Jesus took Peter, John, and James
and went up the mountain to pray.
While he was praying his face changed in appearance
and his clothing became dazzling white.
And behold, two men were conversing with him, Moses and Elijah,
who appeared in glory and spoke of his exodus
that he was going to accomplish in Jerusalem.
Peter and his companions had been overcome by sleep,
but becoming fully awake,
they saw his glory and the two men standing with him.
As they were about to part from him, Peter said to Jesus,
‘Master, it is good that we are here;
let us make three tents,
one for you, one for Moses, and one for Elijah.’
But he did not know what he was saying.
While he was still speaking,
a cloud came and cast a shadow over them,
and they became frightened when they entered the cloud.
Then from the cloud came a voice that said,
‘This is my chosen Son; listen to him.’
After the voice had spoken, Jesus was found alone.
They fell silent and did not at that time
tell anyone what they had seen.
There’s a little something in here that I had not noticed until St. Francis de Sales pointed it out to me:
“The three disciples recognized Moses and Elias even though they had never seen them before, one having retaken his body, or a body formed of air, and the other being in the same body in which he was carried away in the triumphal chariot. …
“Let me remark first of all that in eternal felicity we will know each other, since in this little spark of it which the Savior gave to His Apostles He willed that they recognize Moses and Elias, whom they had never seen. If this is true, O my God, what contentment will we receive in seeing again those whom we have so dearly loved in this life! Yes, we will even know the new Christians who are only now being converted to our holy Faith in the Indies, Japan, and the Antipodes. The good friendships of this life will continue eternally in the other. We will love each person with a special love, but these particular friendships will not cause partiality because all our affections will draw their strength from the charity of God which, ordering them all will make us love each of the blessed with that eternal love with which we are loved by the Divine Majesty.”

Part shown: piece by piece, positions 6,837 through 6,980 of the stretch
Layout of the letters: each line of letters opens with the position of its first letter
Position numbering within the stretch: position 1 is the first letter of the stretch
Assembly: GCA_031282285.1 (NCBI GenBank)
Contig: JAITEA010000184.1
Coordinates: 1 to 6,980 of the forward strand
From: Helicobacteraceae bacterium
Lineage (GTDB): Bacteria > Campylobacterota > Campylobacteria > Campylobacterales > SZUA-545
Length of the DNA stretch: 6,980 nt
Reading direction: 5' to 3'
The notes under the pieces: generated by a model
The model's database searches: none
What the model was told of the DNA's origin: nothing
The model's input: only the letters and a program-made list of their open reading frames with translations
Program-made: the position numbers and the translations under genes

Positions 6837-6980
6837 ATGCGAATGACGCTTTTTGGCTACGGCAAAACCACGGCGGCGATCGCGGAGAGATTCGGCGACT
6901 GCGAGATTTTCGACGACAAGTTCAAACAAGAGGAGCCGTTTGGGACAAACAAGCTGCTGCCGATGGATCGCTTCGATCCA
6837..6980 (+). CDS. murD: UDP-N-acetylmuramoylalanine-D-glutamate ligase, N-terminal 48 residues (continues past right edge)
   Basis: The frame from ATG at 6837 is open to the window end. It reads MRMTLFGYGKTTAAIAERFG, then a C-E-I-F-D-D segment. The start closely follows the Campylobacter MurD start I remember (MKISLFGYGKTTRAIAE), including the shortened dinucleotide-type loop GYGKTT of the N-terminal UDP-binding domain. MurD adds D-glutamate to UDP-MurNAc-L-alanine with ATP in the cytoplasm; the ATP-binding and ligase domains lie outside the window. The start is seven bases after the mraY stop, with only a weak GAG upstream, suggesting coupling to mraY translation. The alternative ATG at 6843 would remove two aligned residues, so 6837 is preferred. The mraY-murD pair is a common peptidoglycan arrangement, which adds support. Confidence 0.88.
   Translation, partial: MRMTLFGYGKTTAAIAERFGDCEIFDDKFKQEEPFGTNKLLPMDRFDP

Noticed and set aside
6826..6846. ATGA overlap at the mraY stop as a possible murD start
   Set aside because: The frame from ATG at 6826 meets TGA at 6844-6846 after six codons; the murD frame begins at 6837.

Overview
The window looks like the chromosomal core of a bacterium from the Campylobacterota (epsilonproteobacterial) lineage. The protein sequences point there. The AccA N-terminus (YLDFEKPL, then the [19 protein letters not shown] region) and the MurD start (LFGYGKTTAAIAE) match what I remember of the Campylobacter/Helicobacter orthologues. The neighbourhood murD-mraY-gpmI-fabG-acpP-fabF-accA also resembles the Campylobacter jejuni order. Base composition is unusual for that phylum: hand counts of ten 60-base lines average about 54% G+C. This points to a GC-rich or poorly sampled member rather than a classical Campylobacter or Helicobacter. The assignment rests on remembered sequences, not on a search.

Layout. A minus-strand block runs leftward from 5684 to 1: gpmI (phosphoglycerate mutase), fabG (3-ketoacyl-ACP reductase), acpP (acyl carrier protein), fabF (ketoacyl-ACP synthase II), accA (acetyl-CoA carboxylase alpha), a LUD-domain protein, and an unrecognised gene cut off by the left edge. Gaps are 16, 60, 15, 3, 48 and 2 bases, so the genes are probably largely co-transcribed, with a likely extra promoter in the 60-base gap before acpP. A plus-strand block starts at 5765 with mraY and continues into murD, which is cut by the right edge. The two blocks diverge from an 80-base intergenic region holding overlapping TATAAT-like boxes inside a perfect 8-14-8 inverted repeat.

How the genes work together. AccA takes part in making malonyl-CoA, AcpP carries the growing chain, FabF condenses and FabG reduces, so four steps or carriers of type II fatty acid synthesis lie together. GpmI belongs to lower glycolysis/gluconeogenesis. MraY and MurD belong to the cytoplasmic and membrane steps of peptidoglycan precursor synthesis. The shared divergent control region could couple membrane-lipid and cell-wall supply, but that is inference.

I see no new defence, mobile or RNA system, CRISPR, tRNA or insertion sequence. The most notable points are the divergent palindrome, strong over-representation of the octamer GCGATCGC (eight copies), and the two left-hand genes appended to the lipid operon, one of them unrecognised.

I love this image of heaven: the way we look at our friends and just know them, that recognition we have when we see people we love, that soul-sight for lack of a better word, that’s going to be our relationship with everyone. It’s an expansive love, one that stems from loving God the creator, and seeing Him all around. I love that this is hiding in this Gospel on the Transfiguration, a glory that can seem so overwhelming and distant. God takes the time to let us know that His glory provides the light by which we can see everyone, that heaven makes us most ourselves, so that people can recognize us in all our particularity without ever having seen us before.